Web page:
I’m not sure where I got this variety (Axel Kratel?) but the beautiful apple is very productive here, the first one ripening mid-July (the rest of the ones on the branch are still quite green). The skin is tough, but the flesh is soft to the point of mealy. The juice is blandly sweet, almost like Red Delicious, with not a hint of acid. The result is not very pleasant or exciting, and you have no urge to swallow after taking a bite and chewing the sweet juice out of it. The mouthful gets spit into the trash can, and the rest of the apple is tossed in there also. Alas, just another pretty face that gets relegated to our “reject” list you can find at http://www.kuffelcreek.com/applelist.htm
Mama Josie stars in this baking video on how to make an apple pie outdoors.
I found a YouTube video shot July of 2013 at the Mukono Zonal Agricultural Research and Development Institute (MUZARDI) detailing their field trials with apples. This station is at a lower altitude (3,500 ft.) just north of the equator and is a truly tropic climate, with little difference in seasonal temperatures or daylight length. The enthusiastic Technical Person Grace Bazanya describes the trees and gives a good overview of what growing apples in the tropics consists of. The presenter Florence Naluyimba states what we’ve been saying for years, that “Researchers have proven that apples can grow in just about any sort of environment as long as they are properly managed and you don’t have to say anymore that the weather is a limiting factor in growing apples in Uganda”.
Well said, Florence, we completely agree with you.
While preparing to film our next video on baking an apple pie outdoors, I stumbled across this video. Not sure what this has to do with anything, but it’s really catchy and puts you in a pie mood. The music starts around 0:48
Picked the first ripe Shell of Alabama apple May 21st. Just a hint of starch still, but enough sugar to eat the whole thing and enough acid to keep things interesting and leave an “appley” aftertaste on your tongue. Not one drop off the tree yet, despite the heat wave last week. It seems to be much more sun-resistant than Dorsett Golden.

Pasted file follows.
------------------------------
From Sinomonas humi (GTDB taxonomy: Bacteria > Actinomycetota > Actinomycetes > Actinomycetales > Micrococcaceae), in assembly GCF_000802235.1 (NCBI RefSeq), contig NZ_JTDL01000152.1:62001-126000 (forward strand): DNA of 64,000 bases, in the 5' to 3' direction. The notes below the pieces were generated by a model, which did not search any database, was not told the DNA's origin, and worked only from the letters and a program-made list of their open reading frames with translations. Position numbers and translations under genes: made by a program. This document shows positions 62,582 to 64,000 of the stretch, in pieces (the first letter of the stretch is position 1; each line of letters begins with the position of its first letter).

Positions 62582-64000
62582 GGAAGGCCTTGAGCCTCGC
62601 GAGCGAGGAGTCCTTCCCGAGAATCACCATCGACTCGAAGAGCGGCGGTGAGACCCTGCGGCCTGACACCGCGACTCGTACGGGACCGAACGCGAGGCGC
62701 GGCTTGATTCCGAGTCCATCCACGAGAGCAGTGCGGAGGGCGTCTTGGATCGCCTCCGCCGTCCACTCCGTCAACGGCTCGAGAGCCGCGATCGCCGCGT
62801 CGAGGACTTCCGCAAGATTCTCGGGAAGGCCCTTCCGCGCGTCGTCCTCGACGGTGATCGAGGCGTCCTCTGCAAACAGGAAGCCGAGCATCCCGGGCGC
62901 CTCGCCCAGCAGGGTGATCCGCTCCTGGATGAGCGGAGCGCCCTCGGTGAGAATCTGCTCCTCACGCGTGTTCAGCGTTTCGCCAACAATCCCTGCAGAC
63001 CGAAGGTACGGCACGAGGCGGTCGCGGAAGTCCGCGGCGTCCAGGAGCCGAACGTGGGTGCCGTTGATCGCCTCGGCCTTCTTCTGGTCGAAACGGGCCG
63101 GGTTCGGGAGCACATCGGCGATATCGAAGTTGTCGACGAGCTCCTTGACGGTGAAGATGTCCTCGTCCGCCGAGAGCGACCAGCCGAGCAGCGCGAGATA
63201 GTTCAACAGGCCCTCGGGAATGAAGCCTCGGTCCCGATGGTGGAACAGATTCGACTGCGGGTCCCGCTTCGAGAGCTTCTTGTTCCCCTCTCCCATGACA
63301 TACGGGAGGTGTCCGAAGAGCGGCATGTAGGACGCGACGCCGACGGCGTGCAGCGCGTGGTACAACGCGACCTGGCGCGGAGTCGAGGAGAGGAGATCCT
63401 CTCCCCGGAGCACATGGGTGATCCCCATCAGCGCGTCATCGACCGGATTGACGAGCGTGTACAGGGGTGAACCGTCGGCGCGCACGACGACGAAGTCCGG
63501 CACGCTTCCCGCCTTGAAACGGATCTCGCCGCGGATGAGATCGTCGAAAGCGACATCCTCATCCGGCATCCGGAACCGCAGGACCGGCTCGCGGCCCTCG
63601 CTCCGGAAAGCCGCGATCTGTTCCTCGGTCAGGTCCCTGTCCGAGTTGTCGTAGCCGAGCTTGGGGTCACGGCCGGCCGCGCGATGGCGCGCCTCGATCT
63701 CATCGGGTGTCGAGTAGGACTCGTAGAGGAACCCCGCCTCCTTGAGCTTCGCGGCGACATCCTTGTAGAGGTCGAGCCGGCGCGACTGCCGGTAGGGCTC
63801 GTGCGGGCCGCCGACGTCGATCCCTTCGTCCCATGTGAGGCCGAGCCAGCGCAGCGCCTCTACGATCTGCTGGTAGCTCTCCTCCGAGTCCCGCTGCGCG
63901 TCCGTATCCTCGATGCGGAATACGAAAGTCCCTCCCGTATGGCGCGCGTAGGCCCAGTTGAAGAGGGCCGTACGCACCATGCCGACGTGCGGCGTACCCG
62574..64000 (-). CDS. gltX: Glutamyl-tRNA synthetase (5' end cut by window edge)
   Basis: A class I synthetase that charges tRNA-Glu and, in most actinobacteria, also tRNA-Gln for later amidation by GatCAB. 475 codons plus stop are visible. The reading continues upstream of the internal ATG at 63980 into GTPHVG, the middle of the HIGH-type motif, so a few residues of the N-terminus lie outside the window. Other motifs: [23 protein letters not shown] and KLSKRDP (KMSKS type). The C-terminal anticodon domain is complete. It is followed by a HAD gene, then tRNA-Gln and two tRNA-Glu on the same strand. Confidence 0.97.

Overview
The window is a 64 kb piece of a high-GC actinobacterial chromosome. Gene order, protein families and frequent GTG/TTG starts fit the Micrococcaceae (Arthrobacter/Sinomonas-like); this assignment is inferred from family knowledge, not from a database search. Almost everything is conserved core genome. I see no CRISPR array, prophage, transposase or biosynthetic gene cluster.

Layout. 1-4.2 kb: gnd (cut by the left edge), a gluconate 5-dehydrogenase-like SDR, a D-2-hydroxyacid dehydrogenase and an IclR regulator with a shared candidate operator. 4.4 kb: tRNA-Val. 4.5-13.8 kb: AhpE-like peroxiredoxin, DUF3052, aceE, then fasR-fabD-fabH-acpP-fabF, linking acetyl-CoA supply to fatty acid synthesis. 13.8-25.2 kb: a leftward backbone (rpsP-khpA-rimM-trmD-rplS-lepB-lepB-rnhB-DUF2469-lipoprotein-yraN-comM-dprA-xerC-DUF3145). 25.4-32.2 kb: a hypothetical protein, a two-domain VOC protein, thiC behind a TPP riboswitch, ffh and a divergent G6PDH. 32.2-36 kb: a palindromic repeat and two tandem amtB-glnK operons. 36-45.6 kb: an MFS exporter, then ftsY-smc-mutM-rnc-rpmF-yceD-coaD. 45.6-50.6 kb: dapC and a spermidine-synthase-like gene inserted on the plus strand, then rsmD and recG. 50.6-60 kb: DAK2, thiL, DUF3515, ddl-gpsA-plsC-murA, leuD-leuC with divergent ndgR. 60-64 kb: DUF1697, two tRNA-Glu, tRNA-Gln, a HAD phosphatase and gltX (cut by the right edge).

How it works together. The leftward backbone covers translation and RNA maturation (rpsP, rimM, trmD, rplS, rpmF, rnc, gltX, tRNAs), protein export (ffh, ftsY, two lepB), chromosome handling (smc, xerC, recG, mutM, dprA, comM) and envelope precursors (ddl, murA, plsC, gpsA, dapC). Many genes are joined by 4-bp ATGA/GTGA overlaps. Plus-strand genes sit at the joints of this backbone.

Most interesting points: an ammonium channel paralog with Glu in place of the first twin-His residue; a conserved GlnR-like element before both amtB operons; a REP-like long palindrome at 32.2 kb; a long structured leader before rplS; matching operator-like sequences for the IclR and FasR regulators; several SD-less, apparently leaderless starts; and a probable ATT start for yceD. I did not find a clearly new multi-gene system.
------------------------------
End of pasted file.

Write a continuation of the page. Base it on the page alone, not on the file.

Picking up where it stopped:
We tout a lot of Old Southern Apples for our nursery in Africa, but early results in Zambia indicate that the most popular apple to grow there might be Fuji. There’s a few reasons for this, not the least is Fuji’s excellent flavor; crunchy, juicy, and very sweet. The next reason would be its reliability. It takes a while to start bearing, but when it does start, it is extremely reliable, even in a hot climate with little to no chill. It is a tip-bearer, bearing apples only on the tips of branches, so the more tips you make by pruning, the more apples you’ll get. However it does over-set the applets, and clusters like this one should be thinned early on to only one apple, with a hand’s-spread between apples. This is to increase the size of the apples and reduce the tree’s tendency to bear a huge crop of small apples one year, and then hardly any crop the next year.
We held the first training seminars on apple culture at our Apple Center at Nakifuma, Uganda. We were going to hold them at a hotel in Kampala, but decided that they would be much more valuable to the attendees if they got to see some actual apple trees and the operations of the nursery. Those are some of the newly-grafted apple seedlings in the bag in front, and we also did some grafting during the seminar. They are three hours in total and cover Apple Basics, Apple Varieties, Planning the Orchard, Planting the Orchard, High Density Orchards, Apple Pests & Disease, Disease-Resistant Apples, Training for Productivity, Drip Irrigation, Fertilization, Grafting and Propagation, and Apple Marketing.
The cost of the seminar is 20,000/= ($7.84 USD) and the seminars are held monthly. You can get more information and the flyer at http://www.kuffelcreekapplenursery.com
The grafting season is winding to a close here in Southern California, but we still have fresh rootstocks and all the varieties of scionwood, including our champion bearer, King David (pictured). If you were contemplating getting an order in this spring, now is a good time to do it, as one big order can wipe us out for the season. And what a season it’s been; we’ve shipped to India, Africa, Hong Kong, Cayman Islands, and a bunch of orders to that hot bed of apple-growing, Hawaii. Oddly enough, we’ve also had orders from Wisconsin and New York, which is OK since our apple trees do just fine there also. Not many fruits have this range of climates where it will grow.
They got their first apple at the Uganda nursery, and let me tell you, it’s one expensive apple. Hopefully it will have a bunch of buddies by next year. The guy holding it with the cap on is from NARO, the National Agricultural Research Organization, kind of like the Ugandan version of the USDA. He said the nursery operations were impressive and they look forward to working with us.
We shipped an apple order to Hong Kong this week. Yes, I know that Hong Kong is not the first place you think of when someone mentions apple growing, but all in all it was a very smooth experience. The permitting process was quick and easy, shipping time was four days, and inspection upon arrival was a breeze. My client already has them potted and on the balcony.
I’ve actually been to Hong Kong in 1985, and am aware of the tropical climate. But I have no doubt that our apple trees will grow there, and if they follow my directions in my book Growing Apples in the Tropics, they’ll be picking some nice apples in a few years.